This is the story of how Ainsdale developed from being a sparsely populated agricultural hamlet, with a population of only 176 in 1851, to becoming a thriving suburb with a population of over 16,000. Unlike Birkdale, this growth was not quickly or easily achieved. A feature of the book is an examination of the role of the landowners in bringing forward schemes for Ainsdale's development and an analysis of the gap between their ambitious aspirations and what happened on the ground. Much of their attractive illustrated promotional material will be new to readers.
The tension between the development of Ainsdale as a residential area and as a resort for trippers and holiday makers is also examined. The stories of other commercial enterprises in the sand-dune area are also told: they were considered as a site for dumping waste; large quantities of sand were extracted and sold; there were attempts to develop timber and oyster rearing industries; oil companies searched for underground deposits; and there was even a scheme to develop Ainsdale as a port for the Mersey. The impact of the growth in environmental concern and the designation and development of much of the sand-dune area as nature reserves is also traced.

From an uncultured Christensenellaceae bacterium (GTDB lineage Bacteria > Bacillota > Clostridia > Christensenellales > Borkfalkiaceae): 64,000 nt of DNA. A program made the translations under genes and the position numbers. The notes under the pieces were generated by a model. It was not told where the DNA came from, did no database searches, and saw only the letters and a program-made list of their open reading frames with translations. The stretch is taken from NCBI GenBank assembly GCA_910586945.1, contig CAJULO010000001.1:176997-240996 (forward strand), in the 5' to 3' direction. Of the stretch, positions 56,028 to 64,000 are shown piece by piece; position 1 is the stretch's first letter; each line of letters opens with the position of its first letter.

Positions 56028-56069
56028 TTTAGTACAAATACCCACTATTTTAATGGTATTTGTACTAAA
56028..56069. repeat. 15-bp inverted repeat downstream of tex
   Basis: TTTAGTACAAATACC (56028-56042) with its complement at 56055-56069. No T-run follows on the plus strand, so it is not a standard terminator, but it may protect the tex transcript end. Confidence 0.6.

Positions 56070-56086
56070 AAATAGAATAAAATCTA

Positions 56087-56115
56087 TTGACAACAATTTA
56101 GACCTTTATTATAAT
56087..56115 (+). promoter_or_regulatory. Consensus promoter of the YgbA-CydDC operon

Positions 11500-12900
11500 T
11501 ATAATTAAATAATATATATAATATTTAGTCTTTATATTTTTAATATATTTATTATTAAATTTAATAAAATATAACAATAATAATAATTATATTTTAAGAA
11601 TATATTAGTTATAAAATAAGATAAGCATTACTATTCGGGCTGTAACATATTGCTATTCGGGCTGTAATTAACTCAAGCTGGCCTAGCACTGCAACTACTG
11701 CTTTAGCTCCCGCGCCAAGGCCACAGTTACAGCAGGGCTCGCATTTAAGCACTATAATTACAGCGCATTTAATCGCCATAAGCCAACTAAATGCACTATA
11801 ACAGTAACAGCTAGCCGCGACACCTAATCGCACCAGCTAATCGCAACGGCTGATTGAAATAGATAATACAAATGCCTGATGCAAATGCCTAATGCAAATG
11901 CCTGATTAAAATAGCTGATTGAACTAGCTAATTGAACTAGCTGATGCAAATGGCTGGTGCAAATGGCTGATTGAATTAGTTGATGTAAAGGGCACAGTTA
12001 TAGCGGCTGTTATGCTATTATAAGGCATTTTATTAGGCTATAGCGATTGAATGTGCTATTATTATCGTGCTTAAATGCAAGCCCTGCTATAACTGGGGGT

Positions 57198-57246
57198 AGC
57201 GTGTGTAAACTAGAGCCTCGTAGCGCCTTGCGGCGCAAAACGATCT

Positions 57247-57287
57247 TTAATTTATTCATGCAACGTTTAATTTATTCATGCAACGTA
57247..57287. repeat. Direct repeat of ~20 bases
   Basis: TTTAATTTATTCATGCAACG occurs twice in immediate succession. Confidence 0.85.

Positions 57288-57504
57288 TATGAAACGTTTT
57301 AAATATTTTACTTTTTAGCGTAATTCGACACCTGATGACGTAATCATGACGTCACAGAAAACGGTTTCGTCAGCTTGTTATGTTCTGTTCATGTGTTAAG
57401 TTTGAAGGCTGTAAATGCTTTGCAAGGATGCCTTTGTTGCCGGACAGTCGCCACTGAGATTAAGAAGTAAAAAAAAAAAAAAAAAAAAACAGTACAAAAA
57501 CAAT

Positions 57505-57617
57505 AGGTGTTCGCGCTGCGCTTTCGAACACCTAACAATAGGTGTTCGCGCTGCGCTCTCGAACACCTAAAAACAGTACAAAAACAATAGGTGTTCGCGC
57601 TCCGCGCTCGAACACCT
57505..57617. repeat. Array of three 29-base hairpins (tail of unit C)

Throughout the book, precedence is given to the economic, social, religious and political development of the community - Ainsdale's peoples' story. Fortunately this story is backed by the availability of many excellent photographs, a substantial number of which have not previously been published.
The story of Ainsdale is different and distinctive from other suburbs of Southport. New Ainsdale calls upon litte-known source material to unravel the web of its tangled history. All the evidence, however, points to Ainsdale's growth having been a "struggle".
The book is available from local booksellers, or by post from:
The Secretary, BAHRS
102 Dunbar Road
Post and packing:
USA, Canada: £6.55,
Australia, New Zealand, Japan: £7.05
Please add £5.00 bank handling charge if remittance not in sterling .
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